Remember the Dos Equis beer ads where a bearded, distinguished-looking older gentleman wrestled bears, had drinks with Castro, and climbed Everest with his mom on his back as the bombastic voiceover recounted his daring exploits?
“Bear hugs are what he gives bears. He lives vicariously through himself. His mom has a tattoo that says, ‘Son.’ He is . . . the Most Interesting Man in the World,” the narrator would announce. At that point, the actor would speak the tagline, “I don’t always drink beer, but when I do, I prefer Dos Equis. Stay thirsty, my friends.”1
Today you will learn about the most interesting man in the world of research and development (R&D) tax credits. Let’s call him Dan Smithfield, which, of course, is not his real name.
Before we get to Dan, though, I want to catch you up on what has been going on with the research credit since 2021.
New IRS Demands
The Internal Revenue Service has had eighteen months to fully educate agents on the Siemer Milling and Little Sandy Coal Co. cases, the Chief Counsel memorandum on refund claims, and proposed changes to Form 6765 (Credit for Increasing Research Activities). Two things you need to know for 2023. The IRS has a new focus on business components (BCs), and it wants more documentation related to the process of experimentation (POE) prong of the four-part test. BCs and the POE may not be four-letter words, but they are quickly becoming a taxpayer’s worst nightmare.
Congress initially didn’t want the R&D credit to be burdensome for taxpayers: “Eligibility for the credit is not intended to be contingent on meeting unreasonable record keeping requirements.”2 But, in September 2021, the IRS issued the Chief Counsel memorandum notifying taxpayers that numbers on refund claims related to R&D tax credits aren’t enough. Additional details and supplemental explanations are needed. The IRS wants to evaluate your claim promptly, and computations don’t paint a complete and accurate picture of what is going on. You must now provide BC information, detailed qualified research expenses, and documentation of employee-level activities. While initially impacting refund claims filed after January 2022, the effective date has been pushed out another year. It’s not just for refund claims, since we see similar requests made at Exam and Appeals. Form 6765 changes are also coming with the 2023 or 2024 filing season. You’d better get ready now, because the BC and POE train has left the station and is not slowing down any time soon.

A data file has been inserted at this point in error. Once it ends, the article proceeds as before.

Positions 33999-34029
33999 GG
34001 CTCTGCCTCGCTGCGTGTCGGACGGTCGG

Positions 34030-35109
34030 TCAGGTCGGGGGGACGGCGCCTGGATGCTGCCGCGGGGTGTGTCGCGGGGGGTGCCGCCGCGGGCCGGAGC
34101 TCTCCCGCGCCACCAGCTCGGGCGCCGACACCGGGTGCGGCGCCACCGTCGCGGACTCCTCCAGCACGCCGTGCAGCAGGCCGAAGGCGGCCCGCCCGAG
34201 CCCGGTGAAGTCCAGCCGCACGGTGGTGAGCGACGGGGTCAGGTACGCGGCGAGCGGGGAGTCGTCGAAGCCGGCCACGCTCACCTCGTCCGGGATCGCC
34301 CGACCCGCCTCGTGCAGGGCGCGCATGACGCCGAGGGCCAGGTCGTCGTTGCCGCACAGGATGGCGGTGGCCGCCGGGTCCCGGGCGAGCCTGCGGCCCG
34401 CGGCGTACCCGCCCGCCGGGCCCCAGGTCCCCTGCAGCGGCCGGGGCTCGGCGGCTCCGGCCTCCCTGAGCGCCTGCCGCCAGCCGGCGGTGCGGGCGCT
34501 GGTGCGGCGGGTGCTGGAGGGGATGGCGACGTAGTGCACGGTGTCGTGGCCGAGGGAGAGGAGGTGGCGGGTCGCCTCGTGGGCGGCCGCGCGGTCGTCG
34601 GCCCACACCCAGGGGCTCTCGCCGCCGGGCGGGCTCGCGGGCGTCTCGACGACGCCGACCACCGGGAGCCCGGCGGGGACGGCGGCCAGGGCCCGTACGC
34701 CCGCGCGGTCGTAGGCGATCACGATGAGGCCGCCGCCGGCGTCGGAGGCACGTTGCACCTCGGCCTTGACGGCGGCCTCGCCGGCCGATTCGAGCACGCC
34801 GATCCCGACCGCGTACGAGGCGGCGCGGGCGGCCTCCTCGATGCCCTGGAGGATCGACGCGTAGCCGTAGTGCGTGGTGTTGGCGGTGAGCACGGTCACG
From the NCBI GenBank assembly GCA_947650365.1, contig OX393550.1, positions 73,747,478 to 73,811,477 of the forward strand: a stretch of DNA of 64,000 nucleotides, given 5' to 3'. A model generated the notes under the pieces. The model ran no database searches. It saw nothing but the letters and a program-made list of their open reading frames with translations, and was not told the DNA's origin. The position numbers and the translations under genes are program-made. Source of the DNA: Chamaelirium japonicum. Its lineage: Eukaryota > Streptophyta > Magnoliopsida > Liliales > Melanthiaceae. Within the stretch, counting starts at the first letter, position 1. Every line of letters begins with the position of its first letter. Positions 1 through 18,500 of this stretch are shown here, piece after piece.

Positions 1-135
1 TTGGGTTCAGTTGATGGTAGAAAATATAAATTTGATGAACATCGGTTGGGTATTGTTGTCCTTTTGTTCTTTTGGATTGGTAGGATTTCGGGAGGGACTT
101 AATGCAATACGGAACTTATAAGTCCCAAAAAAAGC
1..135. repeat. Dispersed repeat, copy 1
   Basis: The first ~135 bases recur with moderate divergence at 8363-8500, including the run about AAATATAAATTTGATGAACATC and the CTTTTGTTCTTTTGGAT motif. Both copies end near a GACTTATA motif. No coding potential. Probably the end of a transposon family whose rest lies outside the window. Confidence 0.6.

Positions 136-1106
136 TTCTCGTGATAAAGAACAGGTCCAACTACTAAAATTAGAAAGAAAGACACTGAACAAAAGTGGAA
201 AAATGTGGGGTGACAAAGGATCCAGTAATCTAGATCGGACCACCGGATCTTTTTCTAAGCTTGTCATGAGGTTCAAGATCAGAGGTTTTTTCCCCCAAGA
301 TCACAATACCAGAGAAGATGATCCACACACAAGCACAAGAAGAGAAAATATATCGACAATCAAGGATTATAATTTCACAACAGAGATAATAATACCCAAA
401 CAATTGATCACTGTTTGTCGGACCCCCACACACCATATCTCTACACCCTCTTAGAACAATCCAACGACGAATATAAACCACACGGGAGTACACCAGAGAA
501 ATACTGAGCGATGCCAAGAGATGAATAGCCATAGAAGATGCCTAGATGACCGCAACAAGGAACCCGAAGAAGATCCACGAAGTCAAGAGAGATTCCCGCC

What About Dan?
What does this have to do with Dan, and why is he the most interesting man in the world of R&D tax credits? Cue the voiceover: “Dan Smithfield has worked for only one company his whole career (thirty-plus years, which is pretty rare nowadays). He is a black belt in Lean Six Sigma. Dan motivated engineers to complete 22,000 R&D surveys annually to support his claim for a nearly $100 million R&D tax credit. He is . . . the most interesting man in the world of R&D tax credits.” Switch to Dan, who says, “I don’t always speak R&D tax credits, but when I do, I prefer to gather information by business component. Stay out of trouble, my friends.”
Did you catch the part where I—er, the announcer—said 22,000 R&D surveys a year for a nearly $100 million R&D credit? Dan was gathering information for his company by business component—BC—ahead of its time. He could see the future in his crystal ball and worked up a masterful system. Let’s unpack this a bit further, because I am sure readers are wondering how to comply with new IRS requirements.
By way of background, like many of us Dan was an accounting undergrad who took his first job (his only job) with a well-known equipment manufacturer. Working in traditional finance roles, Dan was a good soldier moving up the corporate ladder. About fifteen years into his career, he discovered R&D tax credits and opted to work with the tax department.
In Dan’s first interaction with the IRS, his company didn’t do so well. In fact, Dan recalls, the IRS picked on his company specifically for its lack of documentation to support the R&D credit it was claiming. The IRS was quite underwhelmed by the information the company had gathered to support the credit and proposed adjustments to put the company in its place. There wasn’t much Dan could do at the time, but that experience got him thinking.
Dan was a Lean Six Sigma black belt. If you are unfamiliar with that designation, it is for professionals who have mastered Lean Six Sigma philosophies and principles, including systems and tools. An individual with a black belt has proven team leadership skills, understands team dynamics, and masterfully delegates roles and responsibilities. Dan began to learn more about the R&D credit and quickly realized that the R&D engineers at his company were the most valuable players. To gather more from them, he would have to include them and involve technology.
He would need to create new processes.
When I look back at Dan’s success with the R&D credit, his finance background taught him the company’s inner workings. He learned profit and loss, cost centers, department leaders, and systems. He understood what generated revenue, the product development life cycle, fixed assets, and inventory. With such comprehensive knowledge of the company, he could see that a system built around the existing engineering process was a crucial first step in gathering more information related to BCs for the IRS.